So when I was asked if I'd be interested in reviewing three different children's apps, I was ALL for it. Our little girl is a huge fan of the family's iPad, so the idea of getting to put something educational on it and tailored to her was exciting.
We'll dive right in and start with Froggy Phonics, which was Pearyn's (and my) absolute favorite. This app is designed for 4-to-8-year-old kids and focuses on teaching them new words and different letter group sounds. In the bottom corner the app will tell froggy to find a word beginning with a certain letter or letter group. Then the child must guide froggy from lily pad to lily pad in search of the correct match. With over 900 words and different levels and froggy friends to reveal, this game was challenging enough to help Pear learn, but not so over her head that she lost interest. Two weeks later, Pear is still conquering this game all on her own!
The next one we tried out was Tic Tac Bananas! This game is designed for kids ages 4-8 and guides children through identifying letters to words by showing them a comical monkey illustration and then having them pick from a bubble which letter goes with the picture and word. They can do practice mode or two-player mode, which allows them to play a game of tic-tac-toe against a friend, parent or sibling, earning a mark each time they correctly identify the letter that goes with a picture. Pearyn is still in the process of learning different words and what they start with, so we had to do this one with her. Once we helped her identify what the particular word was, she usually had an easy time figuring out the letter. While Pear could play Froggy Phonics on her own, it was kind of nice to have this one to work through her with because we were able to see areas where she needed help. Froggy Phonics also helped her identify some of the letter groups in this game, so I highly recommend downloading these two together if that's the type of area you're working on with your children!
And the last app we had the chance to play was Champs of Numeria. This game was the most advanced for kids (in our opinion). It's recommended for children ages 4+ and had multiple different modes to appeal to different ages and abilities. We stuck primarily with the "Count the dots and identify the correct numbers" game, which was essentially a large rectangle of numbers, ranging from 1-12, with little bubbles underneath that contained two dice. The child has to count the dots on the dice and then find the number in the game board above. The goal is to get a certain number of blocks in a row. The child can compete against other kids, parents or siblings, or the computer. This game still takes a decent amount of strategy, which Pear Bear wasn't quite ready for on her own, but with the help of a parent she enjoyed correctly searching for the numbers. The only hang up she had was counting on the dice. If each one had five dots, she'd want to count five twice, rather than 10. So it was a great opportunity to work with her about continuing to count up.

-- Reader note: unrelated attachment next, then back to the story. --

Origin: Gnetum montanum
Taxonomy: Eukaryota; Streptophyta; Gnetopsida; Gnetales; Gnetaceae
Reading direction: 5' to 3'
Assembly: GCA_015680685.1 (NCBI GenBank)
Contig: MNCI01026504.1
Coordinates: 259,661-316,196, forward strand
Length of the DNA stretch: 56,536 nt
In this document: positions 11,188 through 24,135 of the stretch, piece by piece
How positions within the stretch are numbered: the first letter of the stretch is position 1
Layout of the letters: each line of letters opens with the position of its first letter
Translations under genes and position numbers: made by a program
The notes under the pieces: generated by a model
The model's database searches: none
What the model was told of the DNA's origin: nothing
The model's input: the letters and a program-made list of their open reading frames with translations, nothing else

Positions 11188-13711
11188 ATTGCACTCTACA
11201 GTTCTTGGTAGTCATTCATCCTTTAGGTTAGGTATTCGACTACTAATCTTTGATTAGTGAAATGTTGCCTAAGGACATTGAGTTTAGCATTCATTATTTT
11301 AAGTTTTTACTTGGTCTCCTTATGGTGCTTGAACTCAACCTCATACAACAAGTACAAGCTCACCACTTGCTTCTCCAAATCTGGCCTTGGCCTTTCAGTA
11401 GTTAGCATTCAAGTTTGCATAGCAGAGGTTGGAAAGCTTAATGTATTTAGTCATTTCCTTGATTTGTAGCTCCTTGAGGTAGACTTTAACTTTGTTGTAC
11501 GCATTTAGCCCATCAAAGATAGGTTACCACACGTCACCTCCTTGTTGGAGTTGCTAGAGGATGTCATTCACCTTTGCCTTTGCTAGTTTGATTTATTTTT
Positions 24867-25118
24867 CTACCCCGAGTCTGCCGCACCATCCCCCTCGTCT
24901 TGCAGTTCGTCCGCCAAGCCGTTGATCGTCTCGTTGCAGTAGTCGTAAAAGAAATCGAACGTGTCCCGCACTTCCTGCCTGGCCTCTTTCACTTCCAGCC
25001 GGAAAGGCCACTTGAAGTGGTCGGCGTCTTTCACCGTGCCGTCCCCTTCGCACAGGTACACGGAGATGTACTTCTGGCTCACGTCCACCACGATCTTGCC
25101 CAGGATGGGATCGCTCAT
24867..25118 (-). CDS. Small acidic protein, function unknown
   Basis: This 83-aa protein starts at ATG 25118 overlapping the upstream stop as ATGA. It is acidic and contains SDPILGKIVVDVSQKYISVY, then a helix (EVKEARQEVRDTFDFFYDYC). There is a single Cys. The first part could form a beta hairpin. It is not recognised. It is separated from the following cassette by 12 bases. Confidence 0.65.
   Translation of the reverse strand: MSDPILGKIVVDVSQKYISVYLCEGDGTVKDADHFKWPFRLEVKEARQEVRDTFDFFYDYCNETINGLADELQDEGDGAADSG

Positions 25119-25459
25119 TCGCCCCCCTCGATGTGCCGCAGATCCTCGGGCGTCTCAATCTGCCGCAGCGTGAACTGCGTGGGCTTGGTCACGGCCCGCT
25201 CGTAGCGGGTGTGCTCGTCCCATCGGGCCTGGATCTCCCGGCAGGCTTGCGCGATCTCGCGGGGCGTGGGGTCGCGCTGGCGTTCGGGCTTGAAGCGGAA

The also have games in Champs of Numeria that work on multiplication and division, but these were far ahead of Pear's skills so we didn't test those out!
All and all these were excellent apps. I waited a few weeks to blog about them because I wanted to see how they fared compared to her Barbie Fashionista and Dr. Panda games. I'm happy to say two weeks in she is still (all on her own accord) playing with these games and asking for our help on them. It's been a great way to use the family iPad and an even better way to further her interest in letters and numbers!
I highly recommend downloading the three apps we recommended, as our almost four-year-old has really been learning and enjoying them. And at only a few dollars a piece, it's really worth giving them a shot, even if you were on the fence about how much your child will be able to use them!
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